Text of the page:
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Self-confessed psychic, Sally Morgan, lured in the locals this November. The world-renowned medium, television star, and 2018 Big Brother finalist presented her 10th Anniversary Tour at The Lancaster Grand Theatre this month. Rising to fame, Morgan’s eponymous ‘Psychic Sally: On The Road’ series began in 2006, with 20 broadcasted episodes. Since then, the past ten years or so have seen Sally take the nation by storm – showcasing over 1350 shows, in addition to being showbiz’s favourite psychic. With a clientele list including the likes of George Michael and Princess Diana, it leaves the rest of us wondering whether there is some validity in Morgan’s sixth sense.
Before the performance, I was ambivalent, to say the least. I had watched Sally on the TV plenty of times before, always left in awe of the way she could pinpoint the specifics of people’s lives, their futures, and ‘get in touch’ with beloved lost ones. Whilst a part of me has always left the door ajar for the non-corporeal to come and swoon me over, and my ethos of keeping an open mind was no different on the night of Sally’s debut, I was consciously aware that what I had seen, and was about to see, was for entertainment purposes only. This left me questioning whether the preceding ‘talents’ I had seen on the screen were true to Morgan’s abilities in the flesh.
A nod to the uncertainty of psychic capabilities was exhibited before Sally had even taken a step to the stage. Projected in bright lights was European legislation regarding the lack of proof for Sally’s skills. Underneath, however, was a comment made by the medium herself, suggesting her ethereal connections had nor been unproven. Whether being a statement to her work, and/or a comical remark, the insight to legality in relation to psychic practices was something I had not been previously aware of; this left me thinking about the length to which we can truly trust the simple word of just one person who self-proclaims access to the dead.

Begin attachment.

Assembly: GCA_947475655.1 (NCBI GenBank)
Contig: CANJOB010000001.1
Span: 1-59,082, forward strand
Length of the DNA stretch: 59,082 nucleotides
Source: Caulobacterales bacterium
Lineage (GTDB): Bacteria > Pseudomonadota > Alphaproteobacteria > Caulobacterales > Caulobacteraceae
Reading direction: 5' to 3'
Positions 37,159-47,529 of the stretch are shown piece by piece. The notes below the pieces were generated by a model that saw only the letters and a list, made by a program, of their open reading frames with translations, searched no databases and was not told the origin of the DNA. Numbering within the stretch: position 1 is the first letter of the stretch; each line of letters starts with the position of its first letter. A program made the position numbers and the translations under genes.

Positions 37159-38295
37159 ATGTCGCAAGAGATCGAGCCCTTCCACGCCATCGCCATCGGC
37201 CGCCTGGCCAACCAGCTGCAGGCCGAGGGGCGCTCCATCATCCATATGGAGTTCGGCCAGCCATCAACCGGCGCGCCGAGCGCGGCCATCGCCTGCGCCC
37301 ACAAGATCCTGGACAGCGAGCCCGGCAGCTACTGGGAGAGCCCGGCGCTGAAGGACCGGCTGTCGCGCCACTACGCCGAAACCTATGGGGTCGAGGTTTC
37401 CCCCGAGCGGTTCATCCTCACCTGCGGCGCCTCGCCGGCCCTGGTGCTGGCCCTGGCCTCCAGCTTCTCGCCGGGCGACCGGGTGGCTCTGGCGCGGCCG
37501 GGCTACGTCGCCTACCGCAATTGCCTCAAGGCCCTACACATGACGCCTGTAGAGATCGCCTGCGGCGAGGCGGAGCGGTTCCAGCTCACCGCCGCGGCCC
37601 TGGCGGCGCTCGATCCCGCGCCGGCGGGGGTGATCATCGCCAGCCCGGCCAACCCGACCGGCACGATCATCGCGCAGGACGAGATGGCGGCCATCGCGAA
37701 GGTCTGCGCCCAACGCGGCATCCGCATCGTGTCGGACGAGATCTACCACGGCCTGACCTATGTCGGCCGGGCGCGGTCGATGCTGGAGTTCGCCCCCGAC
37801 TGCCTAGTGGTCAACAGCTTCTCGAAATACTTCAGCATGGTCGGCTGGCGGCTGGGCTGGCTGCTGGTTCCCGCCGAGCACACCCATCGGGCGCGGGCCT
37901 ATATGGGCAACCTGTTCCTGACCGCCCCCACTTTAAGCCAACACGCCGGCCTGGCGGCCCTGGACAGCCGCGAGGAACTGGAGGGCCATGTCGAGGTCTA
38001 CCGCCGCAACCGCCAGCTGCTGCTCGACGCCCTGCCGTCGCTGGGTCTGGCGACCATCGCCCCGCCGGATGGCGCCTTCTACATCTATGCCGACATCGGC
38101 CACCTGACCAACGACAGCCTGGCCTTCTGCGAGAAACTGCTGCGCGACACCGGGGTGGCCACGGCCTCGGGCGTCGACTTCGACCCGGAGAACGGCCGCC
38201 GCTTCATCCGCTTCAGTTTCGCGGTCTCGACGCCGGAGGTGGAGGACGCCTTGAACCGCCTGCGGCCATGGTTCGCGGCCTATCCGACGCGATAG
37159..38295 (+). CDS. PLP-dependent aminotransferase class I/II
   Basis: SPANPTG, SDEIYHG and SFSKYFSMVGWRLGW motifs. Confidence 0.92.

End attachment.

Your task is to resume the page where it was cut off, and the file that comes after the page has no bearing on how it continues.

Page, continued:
With an entrance enhanced by a questionable choice of dramatic music, Morgan finally engaged some captivation, swanning on in the most suited, sparkling blazer, with glittering shoes to match. For a short time, the hostess detailed her experiences: what being a psychic really means, when it all started, and what we were to expect from the next few hours. Morgan expressed that her potential began at the young age of 7, being a knock-on effect at the loss of her uncle. Now at the age of 68, Sally admits her interactions offer a sense of validation; a second chance at happiness to those who grieve the non-existence of those they once knew.
Over two parts, Sally put across to the audience the thoughts and scenarios the energies of the deceased fed her – calling out the odd name, date, address, and describing imagery in hopes that it would relate to someone. At the beginning of each new ‘message’, it was evident people were hesitant to begin a dialogue with Morgan. Perhaps this was due to the intense emotions this kind of revelation stirs, or that participants were being wary of approaching too keenly, asking is this my grandad she’s on about, or somebody else’s? Although Morgan was gauging the awareness of some, once an engagement had been instigated, I felt as though she was getting too much too wrong. She’d pick up the relationship of someone’s passed Auntie Connie, and then relate her to the names of people the living family members could simply not recall. This went on for much of the performance, and quite frankly, I was glad to have not paid for a ticket.
However, a very poignant moment occurred as Sally addressed a connection with a young man named ‘Adam’. Morgan recalled imagery of Adam, pacing up and down, looking over a breadth of water. The famed psychic then admitted she felt as though Adam died as a result of suicide. Sally asked a now-standing audience member who had come forth if her occupation related to the services – her answer was yes. Sally now submitted an account of the young boy having hung himself over this water-filled setting; the participant confirmed this as correct. Sally then exclaimed “Denise!”, in which the recipient of the communication almost nervously laughed in response, explaining that the woman who overlooked Adam’s entire case held the same name. Sally concluded this as a ‘lovely message’ (for which she did almost every consultation), telling the lady at hand she was to be the messenger of this interaction, with Adam having reached out specifically to thank Denise and the work she had committed to as a result of his taking of life. Had this interaction not transpired, I do believe I would be sitting here now never wanting to explore the world of psychic mediums again.
Albeit this experience was personally, rather underwhelming, yet I remain in constant dispute with myself about the trials and tribulations of the spiritual world. As a witness, I will never get to hear or see the follow-up audience members may have with their families; possibly revealing some hidden truths in Sally’s speech that the addressee was formerly unaware of. My conclusion is such an event as this is one to be taken with a pinch of salt. Our understanding of life on the other side will never be sufficient unless we are presented with the gift of doing so. While I hoped my faith in medium aptitudes would be finalised after Morgan’s presence, it is clear to me now that I am more undecided than I ever was before.